“Kanban is not a to-do list, it’s a visual tool that helps you focus on what’s important and limit work in progress.” — Marina Lotaif
I’ve been using personal Kanbans for several years, thanks to early guidance from Corey Ladas.
In fact, the first time I used a personal Kanban was back in 2004 to “pull” a set of high-demand How To articles for .NET Security.
The beauty of the Kanban is it scales up and down, from an individual to a team.
I’ve used Kanbans to help shape process, drive clarity and shift from “push” to “pull”, and to eliminate bottlenecks in terms of shipping stuff on time and on budget.
I’ve also used them to improve quality, and to push quality checks up stream, where they are cheaper to deal with.
But for my personal Kanban, it’s just a simple way to stay motivated, see the work that needs to be done, and to easily avoid biting off too much as the same time.
“Idea to Done” Board
One of my favorite ways to create a personal Kanban is to create a very simple “Idea to Done” board.
The sample above is a personal Kanban I use to drive creating How Tos for Getting Results the Agile Way.
It consists of three columns:
The thing to keep I mind with a Kanban is to achieve two primary goals:
- Visualize the work / workflow.
- Reduce open work.
Word or PowerPoint for Personal Kanbans (“Pages” and “One-Sliders”)
I usually create my personal Kanban in either Word or PowerPoint, so that it’s easy to update and share, wherever I go.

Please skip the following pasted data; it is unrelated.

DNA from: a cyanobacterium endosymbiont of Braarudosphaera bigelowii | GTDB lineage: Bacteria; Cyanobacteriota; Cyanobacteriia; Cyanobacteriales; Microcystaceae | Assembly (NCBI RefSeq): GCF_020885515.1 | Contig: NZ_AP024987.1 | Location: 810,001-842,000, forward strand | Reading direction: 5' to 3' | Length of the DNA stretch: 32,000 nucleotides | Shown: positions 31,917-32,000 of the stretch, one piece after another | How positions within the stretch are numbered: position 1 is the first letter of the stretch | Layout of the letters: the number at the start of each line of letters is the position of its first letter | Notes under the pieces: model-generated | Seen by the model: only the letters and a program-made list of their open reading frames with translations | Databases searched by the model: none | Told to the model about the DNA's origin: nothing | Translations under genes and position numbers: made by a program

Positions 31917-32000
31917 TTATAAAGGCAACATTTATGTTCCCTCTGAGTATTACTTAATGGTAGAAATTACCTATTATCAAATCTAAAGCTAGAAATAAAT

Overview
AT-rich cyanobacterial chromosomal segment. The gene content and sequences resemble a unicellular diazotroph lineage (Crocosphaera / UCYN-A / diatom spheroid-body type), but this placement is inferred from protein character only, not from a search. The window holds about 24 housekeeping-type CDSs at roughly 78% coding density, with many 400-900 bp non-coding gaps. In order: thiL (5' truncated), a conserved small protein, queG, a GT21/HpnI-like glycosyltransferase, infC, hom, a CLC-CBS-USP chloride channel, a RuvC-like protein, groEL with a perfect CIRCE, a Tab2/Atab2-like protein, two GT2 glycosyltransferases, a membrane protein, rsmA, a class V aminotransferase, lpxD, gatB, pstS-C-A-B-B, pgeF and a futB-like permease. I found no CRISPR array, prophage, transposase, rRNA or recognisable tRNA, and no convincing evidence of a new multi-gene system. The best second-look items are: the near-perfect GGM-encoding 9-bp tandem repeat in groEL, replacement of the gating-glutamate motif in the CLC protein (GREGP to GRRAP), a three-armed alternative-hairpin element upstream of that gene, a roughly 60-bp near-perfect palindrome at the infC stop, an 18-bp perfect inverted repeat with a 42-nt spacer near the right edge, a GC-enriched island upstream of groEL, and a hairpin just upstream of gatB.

While I prefer whiteboards and stickies for team Kanbans, I’ve found that a single slide deck in PowerPoint, or a simple page in a Word doc works wonders.
I’ve tried little portable whiteboards and mini-stickies, but that just didn’t work for me over time.
If it’s a Kanban I can leave at home, then a whiteboard and stickies works great, because I love the visual impact and the ease of use.
To Do, Doing, Done
My main goal is to see at a glance, “To Do”, “Doing,” and “Done.”
If the demand is not that clear, I call it “Ideas.” If I have a lot of clarity, I call it “To Do.” Sometimes I keep the lists separate, depending on how much I have. I stay flexible in my approach.
The key to effectiveness with a personal Kanban ultimately comes down to how well it helps you “flow” value.
If you keep that in mind, then that’s a good way to keep refining your approach, until you find what works for you.
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